A 21-y-old recreationally active male lacking the last 30° of elbow extension from a fractured and dislocated elbow sustained while wakeboarding came to our clinic November of 2015. A regimen was applied of 20-minutes of pulsed shortwave diathermy (PSWD) treatments delivered at 100 watts to heat the affected tissue prior to approximately 40°C followed by 10 minutes of joint mobilizations.This was followed by application of an ice pack to the area for 30 minutes. Measurements and treatments were given on Nov 3,5 and 10. The changes in AROM extension were as follows: Nov 3, from 30° to 20°; Nov 5, from 24° to 10°; Nov 10, from 10° to 0°. Over the course of the treatment the PSWD/ joint mobilizations improved extension AROM of the elbow 30° (full AROM) in just 3 treatments. There was also no post-treatment pain.

Abstract Read Full Article HTML DOI: 10.29328/journal.jnpr.1001003 Cite this Article

2017-01-20 Research Article

Effects of Fast-Walking on Muscle Activation in Young Adults and Elderly Persons


Coactivation of agonist and antagonist muscles participates in the regulation of joint stiffness and postural instability. Alterations on muscle activity have been revealed as an important falling risk factor. It is unclear the effects, and age-related differences, of a prolonged demanding task on the muscular coactivation levels.We compared muscle activation amplitude and coactivation of the vastus medialis, biceps femoris, tibialis anterior, and gastrocnemius medialis from surface EMG in 16 young adults (age 21-33) and 8 elderly adults (age 66-72) while fast-walking at 70% of their maximum heart rate. Overall, the elderly demonstrated higher coactivation indexes than the young individuals. Ankle coactivation decreased in the first half of the swing phase, while coactivation at the knee increased in the latter half of the swing phase in our elders. Alterations of muscle activation and coactivation on the knee and ankle were more prominent close to landing and in the swing phase. Our results suggest that these alterations may suggest potential concerns with respect to the risk of falls.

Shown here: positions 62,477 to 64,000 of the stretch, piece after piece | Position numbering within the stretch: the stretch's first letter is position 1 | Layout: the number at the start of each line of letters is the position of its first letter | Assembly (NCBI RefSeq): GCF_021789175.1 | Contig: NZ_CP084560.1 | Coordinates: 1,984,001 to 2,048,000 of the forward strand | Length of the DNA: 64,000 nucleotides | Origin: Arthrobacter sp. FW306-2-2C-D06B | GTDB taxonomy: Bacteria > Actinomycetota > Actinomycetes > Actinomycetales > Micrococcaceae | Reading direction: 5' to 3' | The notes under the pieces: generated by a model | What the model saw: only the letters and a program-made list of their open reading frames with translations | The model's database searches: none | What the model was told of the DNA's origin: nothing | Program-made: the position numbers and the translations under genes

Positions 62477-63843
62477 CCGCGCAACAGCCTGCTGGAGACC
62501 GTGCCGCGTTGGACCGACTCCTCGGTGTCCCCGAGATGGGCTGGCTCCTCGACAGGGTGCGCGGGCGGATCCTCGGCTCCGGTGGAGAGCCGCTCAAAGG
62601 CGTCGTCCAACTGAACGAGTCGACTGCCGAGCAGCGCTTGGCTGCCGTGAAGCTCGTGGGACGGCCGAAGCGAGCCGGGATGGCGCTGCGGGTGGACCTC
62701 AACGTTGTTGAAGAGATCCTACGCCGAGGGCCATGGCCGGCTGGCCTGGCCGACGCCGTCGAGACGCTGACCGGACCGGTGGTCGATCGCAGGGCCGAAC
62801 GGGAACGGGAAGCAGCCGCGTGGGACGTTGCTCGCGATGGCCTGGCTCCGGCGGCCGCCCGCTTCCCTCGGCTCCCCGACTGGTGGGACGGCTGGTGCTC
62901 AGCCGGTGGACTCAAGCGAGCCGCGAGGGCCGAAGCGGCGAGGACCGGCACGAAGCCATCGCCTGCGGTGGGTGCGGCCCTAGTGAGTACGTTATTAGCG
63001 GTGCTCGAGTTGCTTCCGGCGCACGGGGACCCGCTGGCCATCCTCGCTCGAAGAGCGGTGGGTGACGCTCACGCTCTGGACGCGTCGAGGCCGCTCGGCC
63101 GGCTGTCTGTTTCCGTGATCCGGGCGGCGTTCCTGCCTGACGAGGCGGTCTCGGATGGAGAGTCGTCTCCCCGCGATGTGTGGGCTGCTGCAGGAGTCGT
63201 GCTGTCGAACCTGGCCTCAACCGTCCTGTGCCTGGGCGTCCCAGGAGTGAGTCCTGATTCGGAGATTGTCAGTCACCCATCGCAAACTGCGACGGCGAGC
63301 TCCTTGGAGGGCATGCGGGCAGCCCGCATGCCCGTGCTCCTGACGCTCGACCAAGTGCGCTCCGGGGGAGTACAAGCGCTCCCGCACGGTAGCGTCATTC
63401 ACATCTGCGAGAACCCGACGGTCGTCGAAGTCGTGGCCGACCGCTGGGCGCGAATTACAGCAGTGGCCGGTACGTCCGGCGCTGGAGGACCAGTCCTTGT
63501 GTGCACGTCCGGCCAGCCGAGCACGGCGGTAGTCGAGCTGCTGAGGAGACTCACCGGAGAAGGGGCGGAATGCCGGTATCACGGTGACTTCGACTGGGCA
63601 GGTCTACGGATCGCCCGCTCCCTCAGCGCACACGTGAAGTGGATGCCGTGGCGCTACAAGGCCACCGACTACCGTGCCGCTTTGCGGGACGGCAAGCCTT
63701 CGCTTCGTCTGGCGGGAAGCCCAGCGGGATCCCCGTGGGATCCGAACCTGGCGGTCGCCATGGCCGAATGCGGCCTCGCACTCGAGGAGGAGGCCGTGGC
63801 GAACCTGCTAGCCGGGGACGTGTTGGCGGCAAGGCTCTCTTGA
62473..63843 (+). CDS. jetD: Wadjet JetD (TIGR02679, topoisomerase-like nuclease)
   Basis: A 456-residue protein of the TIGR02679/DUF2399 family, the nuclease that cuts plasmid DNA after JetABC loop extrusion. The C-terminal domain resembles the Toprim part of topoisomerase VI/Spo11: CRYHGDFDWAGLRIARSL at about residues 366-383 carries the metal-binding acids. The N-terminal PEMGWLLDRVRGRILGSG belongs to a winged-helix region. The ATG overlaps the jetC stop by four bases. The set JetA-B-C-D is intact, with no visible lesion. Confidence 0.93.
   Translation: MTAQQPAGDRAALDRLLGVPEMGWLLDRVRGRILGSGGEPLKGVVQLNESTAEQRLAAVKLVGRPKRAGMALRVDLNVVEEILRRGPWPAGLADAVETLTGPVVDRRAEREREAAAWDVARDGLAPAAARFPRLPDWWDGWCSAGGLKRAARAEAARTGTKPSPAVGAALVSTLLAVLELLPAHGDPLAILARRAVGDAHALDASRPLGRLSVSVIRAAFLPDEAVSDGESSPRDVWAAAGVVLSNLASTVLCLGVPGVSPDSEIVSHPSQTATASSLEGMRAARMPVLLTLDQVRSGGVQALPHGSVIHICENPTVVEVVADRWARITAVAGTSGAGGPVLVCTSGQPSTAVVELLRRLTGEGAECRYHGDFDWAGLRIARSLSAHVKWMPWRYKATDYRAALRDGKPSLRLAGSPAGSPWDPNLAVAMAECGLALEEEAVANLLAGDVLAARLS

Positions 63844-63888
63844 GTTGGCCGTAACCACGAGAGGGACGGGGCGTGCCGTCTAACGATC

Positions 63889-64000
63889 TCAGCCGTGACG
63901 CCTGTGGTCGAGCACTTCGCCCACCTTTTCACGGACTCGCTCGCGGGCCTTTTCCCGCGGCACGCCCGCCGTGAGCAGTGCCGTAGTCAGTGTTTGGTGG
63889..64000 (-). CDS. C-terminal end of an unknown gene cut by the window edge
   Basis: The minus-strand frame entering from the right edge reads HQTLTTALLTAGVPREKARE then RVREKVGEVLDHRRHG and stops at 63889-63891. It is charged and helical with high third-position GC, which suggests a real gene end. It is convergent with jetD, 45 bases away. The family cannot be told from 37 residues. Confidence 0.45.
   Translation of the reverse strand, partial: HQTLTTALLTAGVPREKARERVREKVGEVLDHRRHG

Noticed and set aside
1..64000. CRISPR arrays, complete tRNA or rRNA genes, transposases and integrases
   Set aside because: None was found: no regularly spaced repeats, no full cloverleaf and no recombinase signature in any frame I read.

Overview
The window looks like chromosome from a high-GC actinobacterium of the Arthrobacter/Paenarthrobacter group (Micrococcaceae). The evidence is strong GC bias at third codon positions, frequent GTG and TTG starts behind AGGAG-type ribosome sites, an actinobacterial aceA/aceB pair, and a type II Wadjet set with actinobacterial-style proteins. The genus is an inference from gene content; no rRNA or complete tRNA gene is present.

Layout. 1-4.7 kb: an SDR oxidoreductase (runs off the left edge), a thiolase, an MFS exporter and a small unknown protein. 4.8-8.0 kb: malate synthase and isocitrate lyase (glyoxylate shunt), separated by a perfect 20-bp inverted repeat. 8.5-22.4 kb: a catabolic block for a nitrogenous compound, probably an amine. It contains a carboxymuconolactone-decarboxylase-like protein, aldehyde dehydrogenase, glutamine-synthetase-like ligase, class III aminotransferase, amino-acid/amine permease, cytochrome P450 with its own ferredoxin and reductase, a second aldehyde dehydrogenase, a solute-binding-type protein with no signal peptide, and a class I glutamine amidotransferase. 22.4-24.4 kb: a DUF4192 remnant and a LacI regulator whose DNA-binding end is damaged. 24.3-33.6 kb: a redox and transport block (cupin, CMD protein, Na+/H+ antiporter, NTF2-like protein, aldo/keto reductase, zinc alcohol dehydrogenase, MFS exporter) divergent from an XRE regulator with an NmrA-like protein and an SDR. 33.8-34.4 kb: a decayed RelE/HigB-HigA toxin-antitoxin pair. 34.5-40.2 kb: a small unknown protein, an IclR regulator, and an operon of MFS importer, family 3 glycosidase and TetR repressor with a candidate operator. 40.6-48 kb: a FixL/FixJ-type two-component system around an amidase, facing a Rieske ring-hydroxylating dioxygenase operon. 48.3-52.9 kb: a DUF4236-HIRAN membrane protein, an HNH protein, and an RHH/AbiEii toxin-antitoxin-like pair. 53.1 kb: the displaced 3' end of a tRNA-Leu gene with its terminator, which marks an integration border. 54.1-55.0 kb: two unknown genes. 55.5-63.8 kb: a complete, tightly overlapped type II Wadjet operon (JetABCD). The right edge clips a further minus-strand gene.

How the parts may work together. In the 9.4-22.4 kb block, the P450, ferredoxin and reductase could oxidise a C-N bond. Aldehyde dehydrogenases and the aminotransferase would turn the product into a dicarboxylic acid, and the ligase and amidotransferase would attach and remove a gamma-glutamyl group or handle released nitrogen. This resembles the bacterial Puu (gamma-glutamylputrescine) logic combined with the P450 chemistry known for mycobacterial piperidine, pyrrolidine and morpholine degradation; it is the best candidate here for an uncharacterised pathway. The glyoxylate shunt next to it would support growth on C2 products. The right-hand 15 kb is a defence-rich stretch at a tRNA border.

Abstract Read Full Article HTML DOI: 10.29328/journal.jnpr.1001002 Cite this Article

2017-01-09 Research Article